Ultimately, though, any interstices between the rapturous emotional release of Gris' ideas are more than made up for when the solemn or ethereal clean vocals, the orchestration, the percussion and the riffing all comes together in tidal bombast. It's a record of 'moments', but those are evenly balanced between its most intense crossroads and unassuming, rural breaks in the action. The interaction between shorter and longer tracks doesn't impede this Quebecois flow of creativity nearly as much as I thought it might when I first looked over the playlist. It's all consistent, at times beautiful, and at times haunting. Even where I might have become mildly bored, I can't deny that this duo put an enormous amount of care and love into what they were doing. Grandiose, but genuine. Some fans might rue the lack of grimier, wrist-cutting guitars as the dominant drive in the music, but if this was the trade-off, then I'll take it. Perfect it is not, but worth owning it most definitely is. Magnificent, really, and while it's a bit different from the other great Quebec recordings I've heard lately off Sepulchral Productions (Neige Éternelle, Monarque, etc), À l'Âme Enflammée, l'Äme Constellée... has further convinced me that this scene is about to reach critical mass... Do continue!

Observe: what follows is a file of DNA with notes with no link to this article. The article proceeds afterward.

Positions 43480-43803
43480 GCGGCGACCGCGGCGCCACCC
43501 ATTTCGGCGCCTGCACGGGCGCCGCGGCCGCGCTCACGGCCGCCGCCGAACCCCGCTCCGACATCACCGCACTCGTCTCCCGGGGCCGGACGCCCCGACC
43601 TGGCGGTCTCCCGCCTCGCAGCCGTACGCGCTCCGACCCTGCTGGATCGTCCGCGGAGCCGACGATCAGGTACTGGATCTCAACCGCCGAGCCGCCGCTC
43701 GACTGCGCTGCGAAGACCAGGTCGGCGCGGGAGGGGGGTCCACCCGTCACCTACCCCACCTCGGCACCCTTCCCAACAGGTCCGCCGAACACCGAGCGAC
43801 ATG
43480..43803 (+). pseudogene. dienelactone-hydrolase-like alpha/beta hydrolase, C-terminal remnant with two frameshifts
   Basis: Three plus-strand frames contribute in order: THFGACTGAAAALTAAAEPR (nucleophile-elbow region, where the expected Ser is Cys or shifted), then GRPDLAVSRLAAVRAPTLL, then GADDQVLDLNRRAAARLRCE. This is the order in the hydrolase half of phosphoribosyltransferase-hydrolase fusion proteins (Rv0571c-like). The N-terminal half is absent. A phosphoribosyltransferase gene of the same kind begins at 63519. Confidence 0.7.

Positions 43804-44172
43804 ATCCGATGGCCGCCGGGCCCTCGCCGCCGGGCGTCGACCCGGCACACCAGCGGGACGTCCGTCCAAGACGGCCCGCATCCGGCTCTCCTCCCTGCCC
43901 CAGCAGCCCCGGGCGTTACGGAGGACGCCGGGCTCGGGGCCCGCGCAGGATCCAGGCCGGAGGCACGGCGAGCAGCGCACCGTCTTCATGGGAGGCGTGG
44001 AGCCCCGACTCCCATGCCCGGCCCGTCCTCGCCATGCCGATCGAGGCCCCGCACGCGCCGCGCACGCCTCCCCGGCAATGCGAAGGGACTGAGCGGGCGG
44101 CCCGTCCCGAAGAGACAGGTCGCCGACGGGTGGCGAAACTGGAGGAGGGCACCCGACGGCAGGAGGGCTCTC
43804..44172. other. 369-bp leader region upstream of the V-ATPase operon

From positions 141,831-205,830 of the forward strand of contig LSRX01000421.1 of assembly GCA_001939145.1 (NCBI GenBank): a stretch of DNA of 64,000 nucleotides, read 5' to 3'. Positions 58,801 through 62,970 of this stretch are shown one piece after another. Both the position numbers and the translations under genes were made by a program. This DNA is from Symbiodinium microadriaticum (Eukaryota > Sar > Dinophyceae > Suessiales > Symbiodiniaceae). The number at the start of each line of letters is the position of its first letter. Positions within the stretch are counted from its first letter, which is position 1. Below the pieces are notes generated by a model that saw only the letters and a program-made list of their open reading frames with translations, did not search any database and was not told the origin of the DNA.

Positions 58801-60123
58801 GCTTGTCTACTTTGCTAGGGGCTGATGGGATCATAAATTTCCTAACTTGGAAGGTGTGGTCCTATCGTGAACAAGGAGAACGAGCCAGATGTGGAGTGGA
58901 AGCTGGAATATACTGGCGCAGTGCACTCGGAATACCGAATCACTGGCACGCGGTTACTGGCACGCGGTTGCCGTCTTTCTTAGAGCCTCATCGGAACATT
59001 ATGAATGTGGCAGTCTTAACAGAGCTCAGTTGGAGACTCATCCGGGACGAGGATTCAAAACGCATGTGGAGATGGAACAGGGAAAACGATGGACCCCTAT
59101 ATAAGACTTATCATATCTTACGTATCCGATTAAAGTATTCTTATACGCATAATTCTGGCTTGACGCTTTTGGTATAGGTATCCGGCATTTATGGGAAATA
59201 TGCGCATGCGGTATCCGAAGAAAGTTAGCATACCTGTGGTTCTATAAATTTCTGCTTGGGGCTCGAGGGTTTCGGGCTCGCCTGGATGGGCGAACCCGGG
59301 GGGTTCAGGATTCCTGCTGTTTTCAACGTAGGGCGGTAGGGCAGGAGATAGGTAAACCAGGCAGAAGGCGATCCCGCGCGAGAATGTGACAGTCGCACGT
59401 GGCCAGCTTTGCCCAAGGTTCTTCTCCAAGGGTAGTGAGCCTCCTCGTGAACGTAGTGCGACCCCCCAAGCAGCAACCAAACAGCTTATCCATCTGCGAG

Verdict: Win [8.75/10]